A few months ago, I had the pleasure of meeting a young woman named Lisa Clift at a mutual friend’s house. Over the course of the evening we discussed our lives, and when I shared my passion for mental health and healing body image issues, I was refreshed by her openness surrounding her own history with eating disorders. When she and I connected on Facebook a little while later, I was shocked to see that she was a bikini competitor. Not because of the way she looked or didn’t look (we had been in sweaters, after all), but because to me the idea of being recovered and being a bikini competitor at the same time seemed impossible! How could she be so focused on her body, and still be healthy? You see, for me, recovery has been about relaxing my workout routine, not weighing myself, not counting calories, and focusing on balance and moderation…which to me seemed like the antithesis of what being a bikini competitor entailed. I was immediately intrigued, and wanted to hear more about her experiences. Last week we had a candid conversation about her personal history with food, body image, and the world of bikini competitions. I was delighted to discover that many of my preconceived notions about competing were wrong, and she offered some insight into gaining freedom from body shame, and creating a healthy relationship with ourselves and with food.
NOTE: Neither Lisa nor I encourage competing during recovery. Should you choose to begin participating in bikini competitions, make sure you are fully recovered, and seek nutritional guidance from a trained professional.
Me: First of all, thank you so much for taking the time to talk to me! I know that my community will be interested to learn more about competing, and your history with ED.
Lisa: You’re welcome! If this can help anyone, I’m happy to do it.
Me: That’s amazing. So let’s just jump right in–how did you get started in Bikini Competitions?
Lisa: Well, I had a friend who competed and she was always telling me that I should do one. After I graduated from college, I took a year off and finally had the time, so I thought…why not?! I’ll just do one to check it off my bucket list, but I ended up falling in love with the sport.
Me: I have to admit, I know almost nothing about that world. What is it like?
Lisa: It’s actually a lot of fun. Of course it’s hard work too, but you get really close to the other girls on your team, so it’s like spending a lot of time working out with your friends.
Me: Oh, interesting. I always imagined it would be kind of catty and competitive. It’s not like that?
Lisa: Not at all! It feels almost like being in a sorority sometimes. We train hard, and we want to win, but that’s not more important than supporting each other. The support is what gets us through it. In fact there are several other girls I compete with that have a history with eating disorders. For many of us it’s a way to empower ourselves around our bodies–it’s not about control, or deprivation, it’s about being as strong and healthy as possible. The fact that we’re all in it together helps us stay on track, both in terms of getting ready for the competition, and with keeping healthy habits in place.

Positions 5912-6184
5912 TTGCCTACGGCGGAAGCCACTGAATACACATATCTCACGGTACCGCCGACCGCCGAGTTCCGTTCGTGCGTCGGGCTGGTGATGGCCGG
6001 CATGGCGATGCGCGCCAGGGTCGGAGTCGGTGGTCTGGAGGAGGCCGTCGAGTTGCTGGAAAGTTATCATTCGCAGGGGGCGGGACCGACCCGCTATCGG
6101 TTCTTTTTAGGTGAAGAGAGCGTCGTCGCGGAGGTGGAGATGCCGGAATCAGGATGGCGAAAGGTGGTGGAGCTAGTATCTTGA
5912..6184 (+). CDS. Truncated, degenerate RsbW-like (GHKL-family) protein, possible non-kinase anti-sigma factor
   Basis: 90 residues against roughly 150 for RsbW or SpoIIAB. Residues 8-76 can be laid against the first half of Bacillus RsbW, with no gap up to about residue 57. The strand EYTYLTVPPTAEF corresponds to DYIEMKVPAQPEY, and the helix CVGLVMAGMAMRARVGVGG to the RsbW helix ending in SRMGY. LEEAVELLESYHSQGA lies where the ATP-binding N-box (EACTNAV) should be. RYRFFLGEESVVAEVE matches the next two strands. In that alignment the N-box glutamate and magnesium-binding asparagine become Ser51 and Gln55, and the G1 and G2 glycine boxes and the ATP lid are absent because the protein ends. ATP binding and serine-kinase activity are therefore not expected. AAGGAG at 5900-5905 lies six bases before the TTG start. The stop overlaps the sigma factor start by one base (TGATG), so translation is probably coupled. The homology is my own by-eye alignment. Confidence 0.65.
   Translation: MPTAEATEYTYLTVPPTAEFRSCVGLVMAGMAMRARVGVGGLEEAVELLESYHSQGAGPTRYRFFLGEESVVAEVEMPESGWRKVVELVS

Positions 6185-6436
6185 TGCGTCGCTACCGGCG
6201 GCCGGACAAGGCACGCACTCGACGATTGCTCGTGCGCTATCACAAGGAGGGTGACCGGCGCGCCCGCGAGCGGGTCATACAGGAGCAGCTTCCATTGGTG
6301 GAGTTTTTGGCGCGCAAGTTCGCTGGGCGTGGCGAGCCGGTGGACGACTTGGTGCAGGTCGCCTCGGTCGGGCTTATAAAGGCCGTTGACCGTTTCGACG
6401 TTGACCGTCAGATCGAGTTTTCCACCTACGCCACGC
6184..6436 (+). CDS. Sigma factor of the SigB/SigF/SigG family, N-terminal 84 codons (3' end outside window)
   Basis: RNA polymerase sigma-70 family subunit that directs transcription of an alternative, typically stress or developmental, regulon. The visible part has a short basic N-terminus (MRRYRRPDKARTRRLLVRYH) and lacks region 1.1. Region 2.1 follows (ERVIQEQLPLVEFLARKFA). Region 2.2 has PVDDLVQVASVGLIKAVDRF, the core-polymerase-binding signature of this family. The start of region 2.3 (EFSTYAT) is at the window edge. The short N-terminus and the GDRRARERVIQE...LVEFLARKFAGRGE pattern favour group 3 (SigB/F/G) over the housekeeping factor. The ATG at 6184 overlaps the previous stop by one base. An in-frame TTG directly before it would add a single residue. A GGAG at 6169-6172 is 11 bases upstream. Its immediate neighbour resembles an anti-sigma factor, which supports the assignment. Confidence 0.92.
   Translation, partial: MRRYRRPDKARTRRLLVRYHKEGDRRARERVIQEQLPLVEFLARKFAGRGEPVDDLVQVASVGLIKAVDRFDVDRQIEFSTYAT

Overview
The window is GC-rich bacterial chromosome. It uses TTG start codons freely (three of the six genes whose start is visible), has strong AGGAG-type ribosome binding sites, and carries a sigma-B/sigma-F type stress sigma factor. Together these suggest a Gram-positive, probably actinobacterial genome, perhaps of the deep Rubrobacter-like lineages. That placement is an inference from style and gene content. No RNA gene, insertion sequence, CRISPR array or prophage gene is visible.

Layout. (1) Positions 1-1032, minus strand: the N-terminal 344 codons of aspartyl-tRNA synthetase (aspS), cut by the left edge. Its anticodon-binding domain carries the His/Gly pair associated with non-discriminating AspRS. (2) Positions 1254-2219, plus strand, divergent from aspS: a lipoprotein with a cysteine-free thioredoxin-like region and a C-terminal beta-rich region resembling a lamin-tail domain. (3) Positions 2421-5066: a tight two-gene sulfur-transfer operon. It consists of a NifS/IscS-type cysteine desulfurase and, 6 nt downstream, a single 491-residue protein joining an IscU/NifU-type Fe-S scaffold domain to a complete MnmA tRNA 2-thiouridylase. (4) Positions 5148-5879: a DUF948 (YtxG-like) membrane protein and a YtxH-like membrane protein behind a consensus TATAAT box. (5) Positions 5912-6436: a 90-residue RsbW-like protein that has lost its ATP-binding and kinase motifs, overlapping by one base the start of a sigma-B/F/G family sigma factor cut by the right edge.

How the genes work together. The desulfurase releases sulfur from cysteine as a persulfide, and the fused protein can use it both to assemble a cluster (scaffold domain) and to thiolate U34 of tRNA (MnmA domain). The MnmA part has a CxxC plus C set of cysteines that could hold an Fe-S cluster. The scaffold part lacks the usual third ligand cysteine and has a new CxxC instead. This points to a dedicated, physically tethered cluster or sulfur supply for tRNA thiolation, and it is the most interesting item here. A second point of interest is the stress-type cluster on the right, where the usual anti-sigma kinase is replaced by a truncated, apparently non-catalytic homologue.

Me: I’m so happy to hear that! Support from other women has always been a huge help for me as well. So, I have to ask: how do you manage to be so food and body conscious without falling back into unhealthy patterns?
Lisa: I think the biggest thing that helps in this area is that the goal and focus are so different than they were when I was suffering from my eating disorder. Before, all I wanted to be was bone thin, and just obsessed over every single calorie. I didn’t care about being healthy, I just cared about being thin. Now that my perception has changed, my goals are to be strong and healthy with a body that reflects those qualities. I see food as fuel that will help me achieve these goals. I think what really helped also, was learning more about nutrition and how it affects the body. Most people look at me and think I must starve myself to get into competition shape and are surprised to learn that I eat a lot!
Me: That’s what I thought too!
Lisa: I actually eat a lot, because I’m getting so much exercise. I seriously eat a pound of chicken a day! [laughs] I also eat a ton of vegetables, sweet potatoes, lean protein…I don’t go hungry at all, trust me.
Me: Wow. OK, that’s not what I expected either! Shows you how much I know. Do you struggle at all after the show? For me that was always the hardest part about dieting. As soon as I met my goal I would relax a little, and then eating one “forbidden” food could turn into a full-on binge so easily.
Lisa: Oh yeah. Post competition is the one place where I struggle, because I just want to eat all the foods I didn’t get to have during my prep. One cheat meal can easily turn into a cheat day or even a week, and it can be a struggle to get back to having balance with food again. I have to be really aware of my triggers during this time because this is when old thinking and behaviors start coming out again. During this time I will still meal prep because I’ve found that having that structure helps me stay on track and not binge. Also if I can’t control myself with a certain food I will not keep it in my apartment. After years of working on myself I had finally been able to keep peanut butter in my apartment and been okay with just having a tablespoon here and there, but after my last show I had to get rid of it because it became a trigger again and I couldn’t control it.
Me: Oh my goodness, I can relate to that completely! I still don’t keep peanut butter in my apartment for that very reason. Do you feel pressure to maintain your body in a particular way after a show? I know when I was modeling, I felt like if people saw me look one way in a photograph, I had to look that way all the time. It wasn’t attainable, and I constantly felt like a failure.